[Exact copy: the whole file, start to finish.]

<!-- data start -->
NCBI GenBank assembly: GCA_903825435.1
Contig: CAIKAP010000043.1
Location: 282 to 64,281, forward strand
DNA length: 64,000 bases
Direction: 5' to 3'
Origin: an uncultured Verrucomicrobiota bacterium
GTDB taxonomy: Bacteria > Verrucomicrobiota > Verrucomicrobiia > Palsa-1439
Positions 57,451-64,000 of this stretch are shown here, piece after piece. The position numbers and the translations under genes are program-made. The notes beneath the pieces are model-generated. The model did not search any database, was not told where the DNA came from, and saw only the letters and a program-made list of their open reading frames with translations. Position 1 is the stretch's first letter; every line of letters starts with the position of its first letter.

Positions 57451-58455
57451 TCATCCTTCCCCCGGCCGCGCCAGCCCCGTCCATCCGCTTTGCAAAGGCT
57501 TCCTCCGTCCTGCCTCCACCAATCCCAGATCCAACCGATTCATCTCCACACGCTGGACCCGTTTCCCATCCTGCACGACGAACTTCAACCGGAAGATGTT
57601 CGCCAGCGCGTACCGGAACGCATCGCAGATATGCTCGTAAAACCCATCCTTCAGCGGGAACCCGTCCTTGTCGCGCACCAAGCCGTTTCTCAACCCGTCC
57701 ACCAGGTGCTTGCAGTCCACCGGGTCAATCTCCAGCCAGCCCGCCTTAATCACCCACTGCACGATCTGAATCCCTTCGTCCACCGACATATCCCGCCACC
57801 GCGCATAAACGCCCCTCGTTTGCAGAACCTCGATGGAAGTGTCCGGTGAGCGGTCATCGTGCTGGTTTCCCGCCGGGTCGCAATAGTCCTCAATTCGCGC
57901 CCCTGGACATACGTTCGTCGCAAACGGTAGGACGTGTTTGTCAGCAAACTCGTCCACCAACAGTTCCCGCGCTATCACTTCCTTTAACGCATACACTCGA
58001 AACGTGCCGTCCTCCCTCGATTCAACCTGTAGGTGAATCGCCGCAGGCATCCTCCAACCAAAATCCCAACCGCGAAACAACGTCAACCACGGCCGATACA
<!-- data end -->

NCBI GenBank assembly: GCA_903825435.1
Contig: CAIKAP010000043.1
Location: 282 to 64,281, forward strand
DNA length: 64,000 bases
Direction: 5' to 3'
Origin: an uncultured Verrucomicrobiota bacterium
GTDB taxonomy: Bacteria > Verrucomicrobiota > Verrucomicrobiia > Palsa-1439
Positions 57,451-64,000 of this stretch are shown here, piece after piece. The position numbers and the translations under genes are program-made. The notes beneath the pieces are model-generated. The model did not search any database, was not told where the DNA came from, and saw only the letters and a program-made list of their open reading frames with translations. Position 1 is the stretch's first letter; every line of letters starts with the position of its first letter.

Positions 57451-58455
57451 TCATCCTTCCCCCGGCCGCGCCAGCCCCGTCCATCCGCTTTGCAAAGGCT
57501 TCCTCCGTCCTGCCTCCACCAATCCCAGATCCAACCGATTCATCTCCACACGCTGGACCCGTTTCCCATCCTGCACGACGAACTTCAACCGGAAGATGTT
57601 CGCCAGCGCGTACCGGAACGCATCGCAGATATGCTCGTAAAACCCATCCTTCAGCGGGAACCCGTCCTTGTCGCGCACCAAGCCGTTTCTCAACCCGTCC
57701 ACCAGGTGCTTGCAGTCCACCGGGTCAATCTCCAGCCAGCCCGCCTTAATCACCCACTGCACGATCTGAATCCCTTCGTCCACCGACATATCCCGCCACC
57801 GCGCATAAACGCCCCTCGTTTGCAGAACCTCGATGGAAGTGTCCGGTGAGCGGTCATCGTGCTGGTTTCCCGCCGGGTCGCAATAGTCCTCAATTCGCGC
57901 CCCTGGACATACGTTCGTCGCAAACGGTAGGACGTGTTTGTCAGCAAACTCGTCCACCAACAGTTCCCGCGCTATCACTTCCTTTAACGCATACACTCGA
58001 AACGTGCCGTCCTCCCTCGATTCAACCTGTAGGTGAATCGCCGCAGGCATCCTCCAACCAAAATCCCAACCGCGAAACAACGTCAACCACGGCCGATACA